--> --> The Mesaverde Group of S. Wyoming and N. Utah

AAPG Rocky Mountain Section Meeting

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The Mesaverde Group of S. Wyoming and N. Utah

Abstract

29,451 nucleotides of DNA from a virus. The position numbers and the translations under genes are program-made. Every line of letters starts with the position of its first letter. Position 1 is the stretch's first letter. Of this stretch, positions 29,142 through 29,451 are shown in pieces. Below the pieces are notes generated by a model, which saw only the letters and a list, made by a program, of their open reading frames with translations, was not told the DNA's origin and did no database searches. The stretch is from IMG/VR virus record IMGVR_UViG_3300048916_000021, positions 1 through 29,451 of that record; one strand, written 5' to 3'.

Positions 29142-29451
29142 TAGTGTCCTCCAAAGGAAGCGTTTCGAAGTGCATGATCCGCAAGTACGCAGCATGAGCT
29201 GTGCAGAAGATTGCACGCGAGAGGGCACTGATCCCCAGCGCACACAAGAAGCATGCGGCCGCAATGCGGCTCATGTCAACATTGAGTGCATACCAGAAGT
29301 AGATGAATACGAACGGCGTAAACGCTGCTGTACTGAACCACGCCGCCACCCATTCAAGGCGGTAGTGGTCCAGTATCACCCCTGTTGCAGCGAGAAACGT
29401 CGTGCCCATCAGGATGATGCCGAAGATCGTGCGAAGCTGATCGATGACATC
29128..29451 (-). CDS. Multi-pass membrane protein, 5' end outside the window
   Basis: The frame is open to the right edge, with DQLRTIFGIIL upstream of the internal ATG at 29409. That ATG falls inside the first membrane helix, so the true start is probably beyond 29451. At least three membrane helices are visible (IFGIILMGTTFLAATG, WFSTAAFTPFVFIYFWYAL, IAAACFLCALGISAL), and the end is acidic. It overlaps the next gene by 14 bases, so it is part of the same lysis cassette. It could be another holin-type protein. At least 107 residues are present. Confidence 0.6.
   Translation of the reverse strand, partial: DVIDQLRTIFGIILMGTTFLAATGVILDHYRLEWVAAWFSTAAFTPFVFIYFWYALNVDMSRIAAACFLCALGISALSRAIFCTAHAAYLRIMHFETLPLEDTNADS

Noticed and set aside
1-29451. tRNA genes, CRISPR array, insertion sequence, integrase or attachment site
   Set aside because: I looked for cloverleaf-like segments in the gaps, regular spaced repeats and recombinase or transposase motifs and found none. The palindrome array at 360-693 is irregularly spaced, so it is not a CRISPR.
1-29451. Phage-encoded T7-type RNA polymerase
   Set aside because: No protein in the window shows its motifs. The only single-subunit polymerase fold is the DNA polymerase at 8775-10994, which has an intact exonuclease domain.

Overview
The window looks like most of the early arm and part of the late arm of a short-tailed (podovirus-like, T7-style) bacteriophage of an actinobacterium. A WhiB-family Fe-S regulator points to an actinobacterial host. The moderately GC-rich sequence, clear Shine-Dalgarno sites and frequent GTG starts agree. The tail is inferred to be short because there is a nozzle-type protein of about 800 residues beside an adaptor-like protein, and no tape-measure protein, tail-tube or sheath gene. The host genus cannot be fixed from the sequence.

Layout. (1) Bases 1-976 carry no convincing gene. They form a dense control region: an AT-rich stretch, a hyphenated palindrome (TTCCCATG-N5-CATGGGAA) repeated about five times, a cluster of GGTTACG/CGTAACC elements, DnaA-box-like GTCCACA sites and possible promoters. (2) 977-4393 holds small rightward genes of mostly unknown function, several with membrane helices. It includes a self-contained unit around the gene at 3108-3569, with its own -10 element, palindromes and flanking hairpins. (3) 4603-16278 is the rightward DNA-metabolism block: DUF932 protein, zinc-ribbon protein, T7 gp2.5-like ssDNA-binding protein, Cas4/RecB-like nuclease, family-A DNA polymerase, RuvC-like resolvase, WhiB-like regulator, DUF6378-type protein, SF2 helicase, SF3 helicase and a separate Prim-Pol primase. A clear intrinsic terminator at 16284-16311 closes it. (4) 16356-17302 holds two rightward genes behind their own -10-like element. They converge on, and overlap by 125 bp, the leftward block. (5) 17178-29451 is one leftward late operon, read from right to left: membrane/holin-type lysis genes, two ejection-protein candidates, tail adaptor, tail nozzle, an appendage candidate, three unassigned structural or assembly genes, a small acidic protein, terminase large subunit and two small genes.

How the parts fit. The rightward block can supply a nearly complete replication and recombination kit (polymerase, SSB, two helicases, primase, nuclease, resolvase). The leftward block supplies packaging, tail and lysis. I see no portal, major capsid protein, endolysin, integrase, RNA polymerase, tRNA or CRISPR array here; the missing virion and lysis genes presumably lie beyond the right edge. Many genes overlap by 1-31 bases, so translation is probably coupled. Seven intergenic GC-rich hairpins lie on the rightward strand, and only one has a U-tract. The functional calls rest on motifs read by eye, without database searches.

The Mesaverde Group in Wyoming and Utah records three large, successively basinward-advancing 3rd-order (> 1 Myr) clastic wedges. These in turn are comprised of numerous 4th-order sequences (< 1 Myr, ~20-25 in the Rock Springs, Iles and Williams Fork clastic wedges), which are characterized by tens of meters thick fluvial and deltaic/shoreface tongues that prograded out for hundreds of km’s and intertongued with the marine mudstones. The Mesaverde Group is capped by the Almond Formation which records the last major transgression of the Western Interior Seaway before its final departure during the Lance-Fox Hills clastic wedge. Two Campanian sections are presented here, one relatively proximal section at Minnie’s Gap/Glades Ridge, WY-UT (total ~1,225 m thick), and a relatively distal section (total ~1,720 m thick) along the North Platte River in the Haystack Mts, WY. They are representative of the offset-stacked architectures that are preserved in the Mesaverde Group. Overall, the succession shows an increase in thickness from the proximal to distal ends of the system, and the internal cyclical nature of the depositional pattern is best observed in the marginal marine deposits of the Chimney Rock, Rock Springs, Haystack Mts and Almond formations. The proximal, nonmarine (Trail, Canyon Creek, and Rusty Members) to fluviotidal (Upper Rusty Member) facies of the Ericson, Allen Ridge (Lower and Marine Members) and Pine Ridge formations show isolated-to-amalgamated, channelized sandstone bodies with some brackish-water traces, as well as thinner-bedded sandstones. Numerous coal seams and a few paleosols occur in these formations, which are interpreted as alluvial and coastal plain settings. The lignite zones are particularly abundant in the Almond Formation. The marine shoreline-to-shelf associations in both sections show upwardcoarsening motifs some 20-60 m thick that reflect either mixed fluvial-tidal processes or mixed fluvial-wave processes. The former shoreline type is more common distally and the latter proximally. Paleoflow measurements indicate a southeast flow direction. Many more sections are being measured this fieldwork season to better understand both the 3rd- and 4th-order cycles of the Mesaverde Group.